3D model (JSmol)
|Molar mass||134.45 g/mol (anhydrous)|
170.48 g/mol (dihydrate)
|Appearance||yellow-brown solid (anhydrous)|
blue-green solid (dihydrate)
|Density||3.386 g/cm3 (anhydrous) |
2.51 g/cm3 (dihydrate)
|Melting point|| 498 °C (928 °F; 771 K) (anhydrous) |
100 °C (dehydration of dihydrate)
|Boiling point||993 °C (1,819 °F; 1,266 K) (anhydrous, decomposes)|
|70.6 g/100 mL (0 °C) |
75.7 g/100 mL (25 °C)
107.9 g/100 mL (100 °C)
68 g/100 mL (15 °C)
|distorted CdI2 structure|
|EU classification||Not listed|
exposure limit (PEL)
|TWA 1 mg/m3 (as Cu)|
|Other anions||Copper(II) fluoride|
|Other cations||Copper(I) chloride|
Except where otherwise noted, data are given for materials in their standard state (at 25 °C [77 °F], 100 kPa).
Copper(II) chloride is light brown when anhydrous. It is green when hydrated. It is a weak oxidizing agent. It reacts with aluminium foil to make hydrogen, copper(I) oxide, and aluminium chloride. This is used in school demonstrations. It releases chlorine and turns into copper(I) chloride when heated very hot. It reacts with sodium hydroxide to make copper(II) hydroxide. Copper(II) chloride reacts with metals to make metal chlorides and copper. It puts out blue flames if it is heated in a flame. It reacts with sulfur dioxide to make copper(I) chloride. It dissolves in water to make a blue solution. When more chloride is added, it turns green, then yellow.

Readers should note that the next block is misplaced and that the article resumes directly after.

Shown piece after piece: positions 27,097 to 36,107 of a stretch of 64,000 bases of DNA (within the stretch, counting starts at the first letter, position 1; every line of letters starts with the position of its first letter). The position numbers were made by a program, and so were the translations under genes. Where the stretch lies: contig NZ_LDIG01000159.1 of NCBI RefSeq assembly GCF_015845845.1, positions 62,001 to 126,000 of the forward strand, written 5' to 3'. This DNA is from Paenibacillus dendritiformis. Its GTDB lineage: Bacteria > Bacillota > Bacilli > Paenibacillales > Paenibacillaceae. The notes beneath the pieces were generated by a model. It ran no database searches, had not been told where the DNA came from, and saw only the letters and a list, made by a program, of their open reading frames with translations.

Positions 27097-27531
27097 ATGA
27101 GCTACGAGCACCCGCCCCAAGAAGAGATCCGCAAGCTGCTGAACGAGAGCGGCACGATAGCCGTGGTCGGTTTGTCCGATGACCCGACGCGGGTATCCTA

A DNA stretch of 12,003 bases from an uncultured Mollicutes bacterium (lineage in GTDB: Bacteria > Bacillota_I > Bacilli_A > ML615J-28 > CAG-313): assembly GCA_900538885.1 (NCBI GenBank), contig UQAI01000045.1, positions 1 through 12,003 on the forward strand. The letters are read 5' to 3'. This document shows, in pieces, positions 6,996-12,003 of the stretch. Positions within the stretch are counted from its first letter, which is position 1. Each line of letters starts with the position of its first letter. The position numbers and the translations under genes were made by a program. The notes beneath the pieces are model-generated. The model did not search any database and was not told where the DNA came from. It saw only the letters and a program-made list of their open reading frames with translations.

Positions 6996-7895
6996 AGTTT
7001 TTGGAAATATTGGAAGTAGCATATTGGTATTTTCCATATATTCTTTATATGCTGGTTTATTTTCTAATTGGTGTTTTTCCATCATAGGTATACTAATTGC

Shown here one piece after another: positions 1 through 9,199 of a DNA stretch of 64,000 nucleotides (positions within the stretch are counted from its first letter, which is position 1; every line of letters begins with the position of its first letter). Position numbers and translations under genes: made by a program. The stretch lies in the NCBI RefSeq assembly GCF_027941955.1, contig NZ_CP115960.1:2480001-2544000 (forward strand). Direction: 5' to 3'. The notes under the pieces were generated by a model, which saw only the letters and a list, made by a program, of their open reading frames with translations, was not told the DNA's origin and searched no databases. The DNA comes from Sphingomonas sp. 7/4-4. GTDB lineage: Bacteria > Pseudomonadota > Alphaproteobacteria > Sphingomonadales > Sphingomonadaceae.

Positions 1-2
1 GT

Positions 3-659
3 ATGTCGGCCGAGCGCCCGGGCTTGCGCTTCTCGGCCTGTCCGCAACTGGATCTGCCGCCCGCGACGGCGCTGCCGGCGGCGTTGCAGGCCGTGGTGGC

It is made by reacting copper with chlorine. It can also be made by reacting copper(II) hydroxide, copper(II) oxide, or copper(II) carbonate with hydrochloric acid and from pure copper and from 1:1 solution of hydrogen peroxide and hydrochloric acid where copper first get oxidized to CuO from H2O2 and then reacts with HCl to form CuCl2, reaction goes like this:
Cu + H2O2 → CuO + H2O
CuO + 2HCl → CuCl2 + H2O
- "NIOSH Pocket Guide to Chemical Hazards #0150". National Institute for Occupational Safety and Health (NIOSH).
- "Amazing Rust.com - CuCl2". www.amazingrust.com.
- "Types of Reactions". www.wiredchemist.com.
- "USES and APPLICATIONS of CHEMICALS elements compounds mixtures formulations". www.docbrown.info.
- "Copper FAQ - Dartmouth Toxic Metals Superfund Research Program". www.dartmouth.edu.